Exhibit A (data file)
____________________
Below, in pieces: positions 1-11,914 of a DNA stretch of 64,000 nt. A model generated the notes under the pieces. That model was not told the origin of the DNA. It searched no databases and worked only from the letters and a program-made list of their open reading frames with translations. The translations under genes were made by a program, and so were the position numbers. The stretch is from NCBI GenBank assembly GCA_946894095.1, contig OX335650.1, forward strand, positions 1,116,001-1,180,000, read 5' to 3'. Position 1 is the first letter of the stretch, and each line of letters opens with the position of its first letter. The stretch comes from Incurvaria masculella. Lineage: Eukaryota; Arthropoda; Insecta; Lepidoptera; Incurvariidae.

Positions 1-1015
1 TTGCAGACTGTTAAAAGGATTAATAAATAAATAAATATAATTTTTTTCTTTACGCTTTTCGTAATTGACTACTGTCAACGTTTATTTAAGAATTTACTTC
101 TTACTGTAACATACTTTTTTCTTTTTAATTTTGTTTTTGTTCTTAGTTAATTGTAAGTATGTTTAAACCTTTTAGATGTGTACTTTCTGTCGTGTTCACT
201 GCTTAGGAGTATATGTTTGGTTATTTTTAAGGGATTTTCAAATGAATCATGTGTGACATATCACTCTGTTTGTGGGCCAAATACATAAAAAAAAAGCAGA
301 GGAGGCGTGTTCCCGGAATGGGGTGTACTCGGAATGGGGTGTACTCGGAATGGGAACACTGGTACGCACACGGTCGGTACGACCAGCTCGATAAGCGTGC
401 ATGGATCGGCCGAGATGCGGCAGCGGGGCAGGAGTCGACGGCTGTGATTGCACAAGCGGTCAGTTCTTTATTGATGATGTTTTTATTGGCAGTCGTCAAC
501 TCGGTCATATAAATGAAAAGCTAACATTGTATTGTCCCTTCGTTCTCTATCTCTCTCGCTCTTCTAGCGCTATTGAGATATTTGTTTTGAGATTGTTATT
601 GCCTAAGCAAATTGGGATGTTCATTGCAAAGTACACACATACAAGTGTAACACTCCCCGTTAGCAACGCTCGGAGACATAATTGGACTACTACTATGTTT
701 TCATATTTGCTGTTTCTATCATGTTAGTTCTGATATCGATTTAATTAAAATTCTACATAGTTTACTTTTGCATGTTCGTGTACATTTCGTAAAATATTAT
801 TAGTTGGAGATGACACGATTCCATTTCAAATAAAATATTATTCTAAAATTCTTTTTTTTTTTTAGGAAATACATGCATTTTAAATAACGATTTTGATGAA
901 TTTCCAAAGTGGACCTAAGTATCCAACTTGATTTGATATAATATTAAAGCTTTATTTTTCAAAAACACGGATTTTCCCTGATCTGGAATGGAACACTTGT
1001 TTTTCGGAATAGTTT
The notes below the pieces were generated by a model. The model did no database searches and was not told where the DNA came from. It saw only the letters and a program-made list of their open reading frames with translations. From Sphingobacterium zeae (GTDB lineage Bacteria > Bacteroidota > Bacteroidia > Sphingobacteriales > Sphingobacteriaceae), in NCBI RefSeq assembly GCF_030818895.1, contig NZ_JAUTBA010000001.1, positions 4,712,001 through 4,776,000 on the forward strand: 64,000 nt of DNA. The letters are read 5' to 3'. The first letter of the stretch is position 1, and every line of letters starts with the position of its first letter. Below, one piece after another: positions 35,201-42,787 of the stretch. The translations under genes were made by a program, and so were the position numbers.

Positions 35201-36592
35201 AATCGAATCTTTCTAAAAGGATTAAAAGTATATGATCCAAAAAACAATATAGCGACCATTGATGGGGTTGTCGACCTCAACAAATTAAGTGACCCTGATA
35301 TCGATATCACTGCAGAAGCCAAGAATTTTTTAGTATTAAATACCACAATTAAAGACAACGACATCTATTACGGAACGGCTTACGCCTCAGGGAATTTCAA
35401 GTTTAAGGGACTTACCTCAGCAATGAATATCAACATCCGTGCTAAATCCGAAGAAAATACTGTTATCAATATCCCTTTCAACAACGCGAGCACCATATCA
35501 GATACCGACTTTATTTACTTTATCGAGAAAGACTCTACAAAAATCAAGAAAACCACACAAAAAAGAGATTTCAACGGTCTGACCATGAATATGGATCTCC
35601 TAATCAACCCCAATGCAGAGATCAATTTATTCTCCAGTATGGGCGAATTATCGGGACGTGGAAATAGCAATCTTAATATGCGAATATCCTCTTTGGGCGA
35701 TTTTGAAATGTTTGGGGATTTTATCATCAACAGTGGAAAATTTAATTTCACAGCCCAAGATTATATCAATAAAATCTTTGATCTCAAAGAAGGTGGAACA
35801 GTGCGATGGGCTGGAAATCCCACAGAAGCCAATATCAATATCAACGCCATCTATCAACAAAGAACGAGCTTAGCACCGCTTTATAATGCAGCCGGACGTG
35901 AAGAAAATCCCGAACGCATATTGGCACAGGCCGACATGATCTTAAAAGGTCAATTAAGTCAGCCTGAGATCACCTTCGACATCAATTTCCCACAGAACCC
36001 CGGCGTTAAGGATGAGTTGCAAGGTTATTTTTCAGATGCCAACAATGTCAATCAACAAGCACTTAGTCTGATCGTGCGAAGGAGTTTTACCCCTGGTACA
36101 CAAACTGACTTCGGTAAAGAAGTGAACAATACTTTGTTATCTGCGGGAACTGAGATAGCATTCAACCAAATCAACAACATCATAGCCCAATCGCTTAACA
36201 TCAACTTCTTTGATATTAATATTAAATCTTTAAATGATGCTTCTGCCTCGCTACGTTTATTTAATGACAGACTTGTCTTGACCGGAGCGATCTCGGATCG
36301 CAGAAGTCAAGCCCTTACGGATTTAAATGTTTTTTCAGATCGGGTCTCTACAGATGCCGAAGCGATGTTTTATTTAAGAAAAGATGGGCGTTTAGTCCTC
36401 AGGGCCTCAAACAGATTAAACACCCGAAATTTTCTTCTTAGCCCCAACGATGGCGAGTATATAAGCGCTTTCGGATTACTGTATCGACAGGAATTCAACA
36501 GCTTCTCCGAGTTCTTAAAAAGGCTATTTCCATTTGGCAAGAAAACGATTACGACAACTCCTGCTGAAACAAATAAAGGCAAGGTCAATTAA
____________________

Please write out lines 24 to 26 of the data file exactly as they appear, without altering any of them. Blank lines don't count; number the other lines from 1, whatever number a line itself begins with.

36001 CGGCGTTAAGGATGAGTTGCAAGGTTATTTTTCAGATGCCAACAATGTCAATCAACAAGCACTTAGTCTGATCGTGCGAAGGAGTTTTACCCCTGGTACA
36101 CAAACTGACTTCGGTAAAGAAGTGAACAATACTTTGTTATCTGCGGGAACTGAGATAGCATTCAACCAAATCAACAACATCATAGCCCAATCGCTTAACA
36201 TCAACTTCTTTGATATTAATATTAAATCTTTAAATGATGCTTCTGCCTCGCTACGTTTATTTAATGACAGACTTGTCTTGACCGGAGCGATCTCGGATCG